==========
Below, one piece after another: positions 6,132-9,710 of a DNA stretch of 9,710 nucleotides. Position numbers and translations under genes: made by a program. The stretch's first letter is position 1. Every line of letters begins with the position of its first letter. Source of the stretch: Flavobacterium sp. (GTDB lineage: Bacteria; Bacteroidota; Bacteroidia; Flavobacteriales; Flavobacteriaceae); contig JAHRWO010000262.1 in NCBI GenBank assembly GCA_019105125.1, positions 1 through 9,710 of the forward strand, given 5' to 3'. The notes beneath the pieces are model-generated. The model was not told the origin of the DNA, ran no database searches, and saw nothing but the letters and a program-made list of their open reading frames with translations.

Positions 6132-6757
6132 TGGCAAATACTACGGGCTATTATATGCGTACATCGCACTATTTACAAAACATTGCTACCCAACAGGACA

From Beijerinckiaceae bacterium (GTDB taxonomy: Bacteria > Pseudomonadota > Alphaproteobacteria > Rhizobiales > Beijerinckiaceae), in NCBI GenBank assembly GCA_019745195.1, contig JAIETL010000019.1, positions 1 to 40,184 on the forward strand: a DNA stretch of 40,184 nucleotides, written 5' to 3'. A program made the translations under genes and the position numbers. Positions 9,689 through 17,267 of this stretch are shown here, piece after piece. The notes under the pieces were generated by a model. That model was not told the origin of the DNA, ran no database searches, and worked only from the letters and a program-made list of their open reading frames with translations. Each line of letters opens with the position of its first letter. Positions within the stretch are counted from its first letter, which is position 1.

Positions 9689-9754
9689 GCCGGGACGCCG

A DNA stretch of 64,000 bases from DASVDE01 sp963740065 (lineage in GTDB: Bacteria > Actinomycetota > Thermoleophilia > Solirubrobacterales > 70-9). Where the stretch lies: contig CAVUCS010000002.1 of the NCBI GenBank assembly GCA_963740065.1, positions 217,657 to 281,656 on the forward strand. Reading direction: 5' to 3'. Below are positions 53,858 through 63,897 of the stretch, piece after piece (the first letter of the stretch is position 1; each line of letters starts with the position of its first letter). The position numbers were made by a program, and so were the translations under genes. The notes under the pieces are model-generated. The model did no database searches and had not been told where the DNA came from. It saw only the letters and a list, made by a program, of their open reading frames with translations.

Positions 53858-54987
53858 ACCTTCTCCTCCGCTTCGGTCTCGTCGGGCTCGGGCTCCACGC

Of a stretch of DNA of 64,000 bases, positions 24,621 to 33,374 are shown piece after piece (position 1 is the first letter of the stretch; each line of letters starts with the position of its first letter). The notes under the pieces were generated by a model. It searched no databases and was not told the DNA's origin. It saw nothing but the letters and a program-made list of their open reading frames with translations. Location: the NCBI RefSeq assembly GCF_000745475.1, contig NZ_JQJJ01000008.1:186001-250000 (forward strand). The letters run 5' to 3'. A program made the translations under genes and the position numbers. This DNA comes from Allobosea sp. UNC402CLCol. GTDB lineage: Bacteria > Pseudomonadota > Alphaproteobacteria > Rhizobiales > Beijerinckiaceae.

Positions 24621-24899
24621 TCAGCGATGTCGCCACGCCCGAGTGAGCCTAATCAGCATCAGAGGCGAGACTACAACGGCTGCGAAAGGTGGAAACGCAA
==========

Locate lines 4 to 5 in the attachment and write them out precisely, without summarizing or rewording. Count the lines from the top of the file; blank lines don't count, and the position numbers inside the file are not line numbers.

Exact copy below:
From Beijerinckiaceae bacterium (GTDB taxonomy: Bacteria > Pseudomonadota > Alphaproteobacteria > Rhizobiales > Beijerinckiaceae), in NCBI GenBank assembly GCA_019745195.1, contig JAIETL010000019.1, positions 1 to 40,184 on the forward strand: a DNA stretch of 40,184 nucleotides, written 5' to 3'. A program made the translations under genes and the position numbers. Positions 9,689 through 17,267 of this stretch are shown here, piece after piece. The notes under the pieces were generated by a model. That model was not told the origin of the DNA, ran no database searches, and worked only from the letters and a program-made list of their open reading frames with translations. Each line of letters opens with the position of its first letter. Positions within the stretch are counted from its first letter, which is position 1.

Positions 9689-9754